Signs of having been exposed to severe stress or having experienced trauma vary from child to child. What we look for is any change in the child's usual functioning. Tummy aches and sleep problems are additional stress signals as are increased fearfulness and anxiety, and increased aggression. A child might also experience nightmares, though this is not as common as the other three reactions.
Often, there are changes in academic performance that indicate possible exposure to unusual stress. In this case, a child who had been learning with ease may all of a sudden seem to be very distracted and unable to absorb concepts very well.
Changes in Play Styles
There's a belief among many that you are likely to see reenactments of the trauma in a child's play, but you are more likely to see a change or shift in the child's style of play. For instance, a child who hasn't been imaginative may begin playing out chaotic, frantic scenes with toys being thrown around-but not necessarily replaying the exact type of trauma he was exposed to. Of course, some children will play out the drama that they were exposed to, the event that scared them. Sometimes they change it, and sometimes you'll see it being played out exactly as it happened. Whatever the behavior of the child, whether it's becoming more shy, more fearful, or more aggressive, it's important to address his anxieties.
Responding to Anxiety
While you have to certainly set limits on aggressive behavior, you want to be especially gentle while you're being firm. The child may already be scared and traumatized. Getting "tough" with him in a punitive way won't help him get through these scary feelings and will only tend to make him want to be more aggressive.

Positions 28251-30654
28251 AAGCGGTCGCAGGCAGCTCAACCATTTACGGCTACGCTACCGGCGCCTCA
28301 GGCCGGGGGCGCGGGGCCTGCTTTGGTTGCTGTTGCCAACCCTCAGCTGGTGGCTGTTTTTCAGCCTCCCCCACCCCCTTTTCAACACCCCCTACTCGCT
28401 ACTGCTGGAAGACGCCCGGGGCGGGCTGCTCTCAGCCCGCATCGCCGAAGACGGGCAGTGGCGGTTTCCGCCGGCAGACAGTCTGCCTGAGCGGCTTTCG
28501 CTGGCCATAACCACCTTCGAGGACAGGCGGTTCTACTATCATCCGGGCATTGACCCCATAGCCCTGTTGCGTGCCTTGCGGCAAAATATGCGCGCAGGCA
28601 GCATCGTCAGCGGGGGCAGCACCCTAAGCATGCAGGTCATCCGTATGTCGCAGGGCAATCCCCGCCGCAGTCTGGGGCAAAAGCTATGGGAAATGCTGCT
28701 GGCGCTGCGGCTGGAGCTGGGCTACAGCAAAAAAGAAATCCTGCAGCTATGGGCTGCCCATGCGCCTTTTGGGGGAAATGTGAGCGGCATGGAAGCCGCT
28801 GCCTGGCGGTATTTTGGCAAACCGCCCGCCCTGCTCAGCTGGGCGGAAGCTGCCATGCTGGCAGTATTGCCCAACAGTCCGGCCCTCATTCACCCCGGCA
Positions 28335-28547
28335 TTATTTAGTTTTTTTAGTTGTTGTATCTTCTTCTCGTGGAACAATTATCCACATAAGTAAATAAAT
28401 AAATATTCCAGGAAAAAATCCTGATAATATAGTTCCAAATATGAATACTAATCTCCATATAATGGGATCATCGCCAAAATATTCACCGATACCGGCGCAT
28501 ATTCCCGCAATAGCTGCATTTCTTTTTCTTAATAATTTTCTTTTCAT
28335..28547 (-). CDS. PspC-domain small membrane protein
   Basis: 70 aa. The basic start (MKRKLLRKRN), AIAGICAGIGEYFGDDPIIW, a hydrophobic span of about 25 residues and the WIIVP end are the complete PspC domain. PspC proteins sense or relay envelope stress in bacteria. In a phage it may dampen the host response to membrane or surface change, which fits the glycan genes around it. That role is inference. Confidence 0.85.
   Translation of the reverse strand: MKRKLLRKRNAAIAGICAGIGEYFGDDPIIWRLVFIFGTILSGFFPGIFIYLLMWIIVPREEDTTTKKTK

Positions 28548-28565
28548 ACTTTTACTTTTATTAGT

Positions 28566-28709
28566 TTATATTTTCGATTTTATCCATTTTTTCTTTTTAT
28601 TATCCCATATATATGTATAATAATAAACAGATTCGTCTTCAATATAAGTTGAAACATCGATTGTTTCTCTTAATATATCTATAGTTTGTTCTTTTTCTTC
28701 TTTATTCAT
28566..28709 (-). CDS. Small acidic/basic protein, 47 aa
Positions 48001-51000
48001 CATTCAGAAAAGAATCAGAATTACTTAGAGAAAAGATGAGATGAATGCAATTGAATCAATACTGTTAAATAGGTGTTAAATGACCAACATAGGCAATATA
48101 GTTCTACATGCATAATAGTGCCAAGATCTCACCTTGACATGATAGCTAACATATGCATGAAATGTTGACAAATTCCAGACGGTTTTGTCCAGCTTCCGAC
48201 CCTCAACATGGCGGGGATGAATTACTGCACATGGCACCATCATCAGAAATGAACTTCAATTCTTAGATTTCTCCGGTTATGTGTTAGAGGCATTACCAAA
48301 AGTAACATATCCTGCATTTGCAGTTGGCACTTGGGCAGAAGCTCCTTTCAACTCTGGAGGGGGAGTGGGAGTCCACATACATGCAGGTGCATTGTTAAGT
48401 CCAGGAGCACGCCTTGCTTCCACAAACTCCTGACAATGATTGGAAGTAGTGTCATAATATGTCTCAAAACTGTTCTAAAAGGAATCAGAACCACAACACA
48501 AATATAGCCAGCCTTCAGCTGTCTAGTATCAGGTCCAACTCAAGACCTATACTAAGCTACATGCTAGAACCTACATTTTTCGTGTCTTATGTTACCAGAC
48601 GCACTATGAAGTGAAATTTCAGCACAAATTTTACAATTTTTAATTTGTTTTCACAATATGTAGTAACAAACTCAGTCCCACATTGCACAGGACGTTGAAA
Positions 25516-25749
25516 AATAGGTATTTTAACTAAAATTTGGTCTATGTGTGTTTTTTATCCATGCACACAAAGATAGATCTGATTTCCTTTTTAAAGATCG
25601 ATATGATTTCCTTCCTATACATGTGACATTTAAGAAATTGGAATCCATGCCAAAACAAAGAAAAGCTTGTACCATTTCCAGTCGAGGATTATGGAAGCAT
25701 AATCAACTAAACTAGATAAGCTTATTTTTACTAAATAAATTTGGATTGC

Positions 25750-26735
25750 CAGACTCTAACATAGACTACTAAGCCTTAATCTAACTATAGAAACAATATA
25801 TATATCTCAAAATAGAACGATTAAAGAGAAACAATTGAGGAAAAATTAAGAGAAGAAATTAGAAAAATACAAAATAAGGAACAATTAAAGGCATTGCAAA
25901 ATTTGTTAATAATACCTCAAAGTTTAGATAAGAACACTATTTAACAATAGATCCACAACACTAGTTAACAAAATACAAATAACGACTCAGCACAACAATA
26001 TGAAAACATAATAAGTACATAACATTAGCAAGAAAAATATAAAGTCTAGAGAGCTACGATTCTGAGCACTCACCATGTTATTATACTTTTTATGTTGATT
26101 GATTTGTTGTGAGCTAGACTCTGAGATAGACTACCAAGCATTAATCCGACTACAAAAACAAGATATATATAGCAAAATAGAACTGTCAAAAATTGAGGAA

With the child who becomes shy, the situation is a little easier because he's obviously frightened, and you're dealing with his feelings more directly. In both cases, whether you have a child who is clearly fearful or one who's showing anxiety in other ways, you want to do pretty much the same thing:
- Start with extra nurturing-providing a stronger sense of security.
- Don't overload him.
- Offer him a little more time with you.
- Try to pair him up with other children at activity times who are very calming, nurturing, and soothing.
Encourage the child to talk about how he's feeling, but be very gentle and not intrusive. And if the child seems to want to avoid talking about feelings, just say, "Gee, sometimes even talking can be scary." In other words, don't push it, but allude to the child's avoidance of the issue.
Try also to reassure the child, to the degree that you can, that the particular scary thing he's been exposed to won't happen again. Tell him what steps you're taking to protect him. Point out the steps others have been taking, too, including the police or the government.
Finally, help the child to be active in coping by contributing something. For example, many children have made cards for the firefighters and police officers, thanking them for being so brave on September 11th.
Throughout the process of working with posttraumatic stress, it is essential to coordinate your efforts with those of the parents. Help the parents to follow the same steps described here, and continue to stay in touch and compare notes.